It’s apt that me and the best man at my wedding are on opposite pages in today’s paper. ‘It’s weird seeing that’, said my fiancÃ©e while she was flipping through the National Day Special. We called the best man, and the best man said, ‘eh, I really look like chow reservist right?’, and I said ‘yah, and you’re one year older than me, according to the story’.
Hossan and I didn’t serve NS together. He was a chow storeman at Gombak Base, while I was the long-suffering combat trooper who at some points in his national service stint, really believed he was a soldier.
I was the rugby guy and he was the drama club member who was forced to also join the Gardening Society because he didn’t have enough ECA currency (points, they called it – you needed ECA points to get to university or something). I was the grunt and he was the sensitive new age dude who was sensitive and new age in an age when it wasn’t quite fashionable to be, but still ahead by miles when it came to getting along with the girls in junior college.
We were dorks together at our first ‘tea dance’, where we jived to the background elevator music thinking it was the discotheque’s (yes, that was the word for club then) music, until the discotheque’s DJ started putting on the real music. Then we jived some more, pretending we were intending to do that all along.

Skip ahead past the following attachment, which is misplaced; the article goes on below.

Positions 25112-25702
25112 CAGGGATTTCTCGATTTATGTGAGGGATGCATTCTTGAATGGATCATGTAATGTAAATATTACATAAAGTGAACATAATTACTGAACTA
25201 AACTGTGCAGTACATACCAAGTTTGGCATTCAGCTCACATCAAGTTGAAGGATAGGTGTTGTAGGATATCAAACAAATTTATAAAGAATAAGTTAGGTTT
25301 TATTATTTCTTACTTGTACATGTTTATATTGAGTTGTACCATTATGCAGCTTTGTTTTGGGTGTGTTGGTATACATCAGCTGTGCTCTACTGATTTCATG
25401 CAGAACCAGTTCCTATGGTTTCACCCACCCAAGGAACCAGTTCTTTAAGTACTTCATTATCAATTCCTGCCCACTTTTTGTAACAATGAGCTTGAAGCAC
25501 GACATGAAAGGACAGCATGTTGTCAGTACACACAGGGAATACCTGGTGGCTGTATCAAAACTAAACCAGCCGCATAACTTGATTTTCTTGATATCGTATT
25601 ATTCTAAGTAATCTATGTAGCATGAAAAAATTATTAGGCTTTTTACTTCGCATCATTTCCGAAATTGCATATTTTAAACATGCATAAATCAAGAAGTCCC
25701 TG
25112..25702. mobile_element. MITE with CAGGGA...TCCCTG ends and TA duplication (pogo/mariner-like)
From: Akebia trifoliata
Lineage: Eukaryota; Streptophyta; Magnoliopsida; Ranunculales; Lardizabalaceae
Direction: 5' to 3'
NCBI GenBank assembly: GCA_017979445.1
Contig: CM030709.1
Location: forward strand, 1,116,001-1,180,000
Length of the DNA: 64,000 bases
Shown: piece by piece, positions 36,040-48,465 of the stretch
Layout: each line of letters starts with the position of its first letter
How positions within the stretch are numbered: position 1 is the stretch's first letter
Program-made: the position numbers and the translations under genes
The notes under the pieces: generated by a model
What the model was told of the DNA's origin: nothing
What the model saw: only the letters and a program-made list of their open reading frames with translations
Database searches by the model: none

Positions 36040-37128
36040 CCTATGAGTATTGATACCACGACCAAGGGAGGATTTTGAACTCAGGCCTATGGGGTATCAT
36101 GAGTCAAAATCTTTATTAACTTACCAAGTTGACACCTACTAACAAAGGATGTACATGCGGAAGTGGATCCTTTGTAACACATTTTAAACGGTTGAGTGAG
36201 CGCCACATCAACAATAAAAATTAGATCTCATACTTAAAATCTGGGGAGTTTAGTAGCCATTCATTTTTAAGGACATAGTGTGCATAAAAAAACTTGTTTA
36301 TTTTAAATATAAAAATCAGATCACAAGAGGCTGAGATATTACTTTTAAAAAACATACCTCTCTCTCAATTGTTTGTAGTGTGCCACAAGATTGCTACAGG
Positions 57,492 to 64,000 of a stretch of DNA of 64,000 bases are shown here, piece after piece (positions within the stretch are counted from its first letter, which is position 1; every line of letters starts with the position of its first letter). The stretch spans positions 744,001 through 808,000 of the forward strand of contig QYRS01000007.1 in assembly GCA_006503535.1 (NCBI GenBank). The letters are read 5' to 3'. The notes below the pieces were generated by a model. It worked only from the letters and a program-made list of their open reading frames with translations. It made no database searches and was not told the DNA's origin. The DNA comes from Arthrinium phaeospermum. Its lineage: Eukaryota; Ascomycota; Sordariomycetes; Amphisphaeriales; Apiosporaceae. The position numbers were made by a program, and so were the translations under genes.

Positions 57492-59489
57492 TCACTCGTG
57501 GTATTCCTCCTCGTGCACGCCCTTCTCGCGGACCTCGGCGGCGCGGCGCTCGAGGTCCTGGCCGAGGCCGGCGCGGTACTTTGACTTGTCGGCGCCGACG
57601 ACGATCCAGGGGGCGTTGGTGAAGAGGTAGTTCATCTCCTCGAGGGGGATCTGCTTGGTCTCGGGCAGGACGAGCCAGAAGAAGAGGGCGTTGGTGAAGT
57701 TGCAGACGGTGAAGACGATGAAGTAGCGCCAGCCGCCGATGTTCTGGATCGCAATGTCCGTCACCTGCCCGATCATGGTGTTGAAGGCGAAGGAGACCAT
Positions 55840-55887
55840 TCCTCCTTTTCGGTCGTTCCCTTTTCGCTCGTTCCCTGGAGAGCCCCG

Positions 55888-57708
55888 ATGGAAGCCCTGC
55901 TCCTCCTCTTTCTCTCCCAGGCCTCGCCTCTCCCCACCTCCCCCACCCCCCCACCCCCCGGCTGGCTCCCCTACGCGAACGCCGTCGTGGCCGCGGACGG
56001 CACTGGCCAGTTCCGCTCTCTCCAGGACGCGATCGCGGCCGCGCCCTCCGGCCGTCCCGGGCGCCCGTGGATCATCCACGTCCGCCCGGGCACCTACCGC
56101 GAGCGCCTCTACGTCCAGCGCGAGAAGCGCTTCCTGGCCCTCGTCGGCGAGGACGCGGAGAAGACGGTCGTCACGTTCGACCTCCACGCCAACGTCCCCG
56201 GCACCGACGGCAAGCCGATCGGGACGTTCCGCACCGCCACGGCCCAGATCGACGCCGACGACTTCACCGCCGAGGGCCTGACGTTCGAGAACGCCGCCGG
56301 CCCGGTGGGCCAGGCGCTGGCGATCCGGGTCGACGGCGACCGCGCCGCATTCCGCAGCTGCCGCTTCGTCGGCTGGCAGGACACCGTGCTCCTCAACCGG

We made our own mixed tapes for our own combined birthday parties, which we started at the age of 18 all the way to 36, though we keep referring to them as our 24th birthday parties. My mixed tapes were mostly Depeche Mode, his mostly Bananarama, and he could dance to them to boot, while I merely pouted and mimed Dave Gahan’s monotone.
Next week, Hossan helps me tie everything together, and will announce my fiancÃ©e and I as husband and wife.
Thanks for being best man by default, dude. As with everything else.